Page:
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Posts Tagged ‘Muskogee’

I am a full-fledged agnostic, have been for most if not all of my life. I may even be called “atheist” in practice, but I do wish I could be more spiritual, and have the inner peace earned through a spiritual life. That is the theory of it, isn’t it?

Unfortunately, theory and reality often conflict. The current crop of religions and spiritual movements proves this out. At best, they’re social clubs no more “spiritual” than a college fraternity, a place to be with your neighbors and try to get laid. Some are no more than line items on a personal resume, like a gaggle of IT certifications. Some are inertial organizations where folks belong simply because they’ve always belonged, like their fathers before them. Some are escapist fantasies, allowing the cowardly to retreat into blissfully ignorant “happy places”, occasionally assisted by various mind-altering substances. At the very worst, religions and movements are controlling forces, wielded by the wicked for their own benefit or profit, to the detriment of the adherents. Somewhere along the line, I think Mankind has lost the true meaning of spirituality.

In my view, the true meaning of spirituality is the understanding we’re all self-aware cogs in a greater machine known as The Universe, and if we understand, obey and serve the laws of The Universe, then we’ll have a decent existence. Fight the laws of The Universe and you’ll be a miserable SOB. Like it or not, we’re part of something greater than ourselves. Everything is connected, and the failure of one equals the failure of all. Spirituality is only valid when it ties one to the practical universe, the real world of life, nature, human interrelationships, etc. It’s only valid when it helps all of us survive and thrive. That’s why I enjoyed “The Wind is My Mother: The Life and Teachings of a Native American Shaman” by Bear Heart.

Bear Heart is a member of the Muskogee Nation , a father, a husband, a psychologist, a writer, and, above all, a shaman. He was selected to be a medicine man by other shamans of his tribe, men who saw he had the responsibility, courage, and compassion to be a medicine man. The story of how that came to pass is one of the prime tales in his memoir, “The Wind is My Mother”. But “Wind” is not wholly a memoir. Yes, there are plenty of autobiographical stories in the book, written in that simple, but powerful, spoken-word narrative style indicative of Native American writings. More potently, “Wind” is a collection of anecdotes illustrating basic tribal beliefs. Bear Heart explains concepts such as the significance of each of the four compass points, each of the four seasons, and of the sun, and the moon, and the earth, and the sky. This is all very fascinating, and I’m sure many readers will become enthralled by this. But it’s not really what’s important about the book.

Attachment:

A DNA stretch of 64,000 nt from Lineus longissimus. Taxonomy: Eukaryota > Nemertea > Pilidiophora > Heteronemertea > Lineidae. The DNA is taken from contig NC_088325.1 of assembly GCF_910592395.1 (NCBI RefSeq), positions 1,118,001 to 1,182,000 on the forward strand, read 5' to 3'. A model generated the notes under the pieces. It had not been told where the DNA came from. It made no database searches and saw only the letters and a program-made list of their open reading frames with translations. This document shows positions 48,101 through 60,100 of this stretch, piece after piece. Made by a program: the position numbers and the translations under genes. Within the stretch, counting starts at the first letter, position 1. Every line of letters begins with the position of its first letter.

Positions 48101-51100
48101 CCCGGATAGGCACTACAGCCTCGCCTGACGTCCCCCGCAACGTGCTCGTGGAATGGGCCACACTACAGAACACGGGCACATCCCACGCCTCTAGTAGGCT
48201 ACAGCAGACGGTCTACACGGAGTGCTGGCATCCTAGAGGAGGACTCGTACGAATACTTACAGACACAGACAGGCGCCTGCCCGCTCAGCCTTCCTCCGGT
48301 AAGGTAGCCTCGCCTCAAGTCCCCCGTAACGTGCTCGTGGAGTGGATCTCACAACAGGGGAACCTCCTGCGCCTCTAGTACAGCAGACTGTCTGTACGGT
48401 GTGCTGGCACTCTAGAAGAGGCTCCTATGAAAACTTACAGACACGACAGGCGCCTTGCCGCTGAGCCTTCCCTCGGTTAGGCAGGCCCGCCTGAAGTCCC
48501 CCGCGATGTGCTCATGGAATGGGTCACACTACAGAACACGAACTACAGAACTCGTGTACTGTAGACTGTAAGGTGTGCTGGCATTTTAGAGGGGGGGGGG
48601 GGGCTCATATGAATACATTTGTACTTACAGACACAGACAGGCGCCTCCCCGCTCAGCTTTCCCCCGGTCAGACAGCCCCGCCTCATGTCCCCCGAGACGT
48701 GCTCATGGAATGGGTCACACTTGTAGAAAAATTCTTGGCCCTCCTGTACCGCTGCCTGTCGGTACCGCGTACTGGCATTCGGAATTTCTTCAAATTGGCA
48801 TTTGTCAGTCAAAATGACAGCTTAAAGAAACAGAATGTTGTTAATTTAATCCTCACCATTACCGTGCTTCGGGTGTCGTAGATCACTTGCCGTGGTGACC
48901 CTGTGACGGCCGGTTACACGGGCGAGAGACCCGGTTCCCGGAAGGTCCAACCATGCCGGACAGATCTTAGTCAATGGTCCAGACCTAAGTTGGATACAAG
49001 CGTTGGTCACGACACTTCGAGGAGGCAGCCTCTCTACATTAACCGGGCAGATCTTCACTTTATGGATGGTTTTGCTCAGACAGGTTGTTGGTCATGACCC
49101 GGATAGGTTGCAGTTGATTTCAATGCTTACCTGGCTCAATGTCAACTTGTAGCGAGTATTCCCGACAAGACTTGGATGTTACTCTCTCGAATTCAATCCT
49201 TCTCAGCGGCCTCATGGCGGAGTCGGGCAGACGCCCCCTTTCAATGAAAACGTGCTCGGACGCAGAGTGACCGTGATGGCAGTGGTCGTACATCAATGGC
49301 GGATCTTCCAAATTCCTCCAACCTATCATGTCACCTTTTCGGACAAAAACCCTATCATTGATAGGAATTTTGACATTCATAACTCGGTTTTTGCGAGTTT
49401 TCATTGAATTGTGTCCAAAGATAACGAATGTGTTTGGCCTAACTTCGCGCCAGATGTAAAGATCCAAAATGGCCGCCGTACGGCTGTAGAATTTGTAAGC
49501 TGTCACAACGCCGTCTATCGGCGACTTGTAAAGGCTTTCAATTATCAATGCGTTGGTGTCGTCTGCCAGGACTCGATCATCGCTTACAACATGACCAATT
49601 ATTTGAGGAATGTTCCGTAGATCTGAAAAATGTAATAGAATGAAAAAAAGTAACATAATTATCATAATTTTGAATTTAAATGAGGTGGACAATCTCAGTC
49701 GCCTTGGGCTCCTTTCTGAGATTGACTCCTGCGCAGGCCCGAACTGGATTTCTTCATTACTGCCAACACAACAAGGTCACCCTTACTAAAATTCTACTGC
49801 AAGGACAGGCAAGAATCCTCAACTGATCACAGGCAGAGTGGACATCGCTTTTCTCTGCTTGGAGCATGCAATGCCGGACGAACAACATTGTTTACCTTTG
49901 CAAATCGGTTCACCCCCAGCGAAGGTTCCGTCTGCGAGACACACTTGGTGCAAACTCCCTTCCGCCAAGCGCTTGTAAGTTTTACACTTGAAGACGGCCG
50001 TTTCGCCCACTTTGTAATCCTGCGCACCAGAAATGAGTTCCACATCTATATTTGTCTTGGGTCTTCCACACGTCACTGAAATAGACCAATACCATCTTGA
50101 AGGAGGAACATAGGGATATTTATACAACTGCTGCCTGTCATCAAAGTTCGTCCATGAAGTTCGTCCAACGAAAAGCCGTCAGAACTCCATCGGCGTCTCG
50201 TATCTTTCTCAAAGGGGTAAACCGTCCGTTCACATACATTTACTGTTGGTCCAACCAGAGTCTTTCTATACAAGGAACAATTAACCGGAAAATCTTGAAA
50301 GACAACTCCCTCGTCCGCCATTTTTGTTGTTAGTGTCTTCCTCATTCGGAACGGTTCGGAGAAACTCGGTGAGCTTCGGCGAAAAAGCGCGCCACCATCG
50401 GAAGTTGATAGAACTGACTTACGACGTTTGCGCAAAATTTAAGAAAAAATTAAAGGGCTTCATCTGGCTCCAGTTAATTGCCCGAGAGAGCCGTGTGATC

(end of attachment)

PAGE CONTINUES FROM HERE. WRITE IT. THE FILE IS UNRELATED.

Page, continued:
Bear Heart doesn’t just talk about the Wind Spirits. The book is also peppered with philosophies on life and living. Again through anecdotes, Bear Heart talks about happiness, and pain, and loss, and joy, and redemption, and death. He talks about the harm of an unbalanced life, the trouble caused by arrogance, the damage caused by materialism, and the pain brought about by drug and alcohol abuse. He tells all these tales, straight from his life and experiences as a Muskogee medicine man, in this tremendously humble, non-accusatory, parable manner. “The Wind is My Mother” is a good, uplifting read, and I recommend it as a respite from heavier fare (like the tomes on history I usually read).

I think Native American beliefs, as described by Bear Heart, were closer to the truth than any other religion out there. I’m not talking about the beliefs in the Wind Spirits or any of that (and I know all about the recent, scary “sweat lodge” incidents), but theirs was a belief structured around the concept that Nature is actually the Great Spirit, that we’re all interrelated, and that we all need to obey and serve natural laws in order to live well. Theirs was a belief rooted in the fact that you defy Nature at your own peril, and it’s far better (and easier) to let her guide your path down the road of life. Pay attention to the world around you, both the natural world and the voices of the people around you. Listen, act accordingly, respect others, and be the best cog in that universal machine you can be.

Of course, in a society dictated by the philosophy of “me me me me me me me!”, that’s not that easy.

http://www.bearheart.info/index.html

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